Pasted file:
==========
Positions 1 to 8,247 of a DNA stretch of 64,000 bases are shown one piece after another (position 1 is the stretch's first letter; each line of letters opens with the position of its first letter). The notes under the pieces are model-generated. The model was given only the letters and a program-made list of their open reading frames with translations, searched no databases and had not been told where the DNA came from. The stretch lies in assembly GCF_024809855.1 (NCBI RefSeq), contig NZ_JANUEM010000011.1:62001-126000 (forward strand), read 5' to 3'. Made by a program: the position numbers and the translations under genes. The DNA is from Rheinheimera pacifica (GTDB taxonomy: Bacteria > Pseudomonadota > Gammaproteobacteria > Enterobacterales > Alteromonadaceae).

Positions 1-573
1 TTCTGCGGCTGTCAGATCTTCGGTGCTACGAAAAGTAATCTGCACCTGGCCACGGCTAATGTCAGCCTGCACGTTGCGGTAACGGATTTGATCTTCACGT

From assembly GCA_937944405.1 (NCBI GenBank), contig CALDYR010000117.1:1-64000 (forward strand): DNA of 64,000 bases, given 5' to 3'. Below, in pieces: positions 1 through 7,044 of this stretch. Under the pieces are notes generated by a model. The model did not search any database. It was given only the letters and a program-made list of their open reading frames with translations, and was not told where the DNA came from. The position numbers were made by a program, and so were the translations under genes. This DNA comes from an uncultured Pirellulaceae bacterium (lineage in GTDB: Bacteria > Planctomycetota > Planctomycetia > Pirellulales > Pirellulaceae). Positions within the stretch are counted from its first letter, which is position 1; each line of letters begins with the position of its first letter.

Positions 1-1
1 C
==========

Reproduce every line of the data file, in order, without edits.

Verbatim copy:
Positions 1 to 8,247 of a DNA stretch of 64,000 bases are shown one piece after another (position 1 is the stretch's first letter; each line of letters opens with the position of its first letter). The notes under the pieces are model-generated. The model was given only the letters and a program-made list of their open reading frames with translations, searched no databases and had not been told where the DNA came from. The stretch lies in assembly GCF_024809855.1 (NCBI RefSeq), contig NZ_JANUEM010000011.1:62001-126000 (forward strand), read 5' to 3'. Made by a program: the position numbers and the translations under genes. The DNA is from Rheinheimera pacifica (GTDB taxonomy: Bacteria > Pseudomonadota > Gammaproteobacteria > Enterobacterales > Alteromonadaceae).

Positions 1-573
1 TTCTGCGGCTGTCAGATCTTCGGTGCTACGAAAAGTAATCTGCACCTGGCCACGGCTAATGTCAGCCTGCACGTTGCGGTAACGGATTTGATCTTCACGT

From assembly GCA_937944405.1 (NCBI GenBank), contig CALDYR010000117.1:1-64000 (forward strand): DNA of 64,000 bases, given 5' to 3'. Below, in pieces: positions 1 through 7,044 of this stretch. Under the pieces are notes generated by a model. The model did not search any database. It was given only the letters and a program-made list of their open reading frames with translations, and was not told where the DNA came from. The position numbers were made by a program, and so were the translations under genes. This DNA comes from an uncultured Pirellulaceae bacterium (lineage in GTDB: Bacteria > Planctomycetota > Planctomycetia > Pirellulales > Pirellulaceae). Positions within the stretch are counted from its first letter, which is position 1; each line of letters begins with the position of its first letter.

Positions 1-1
1 C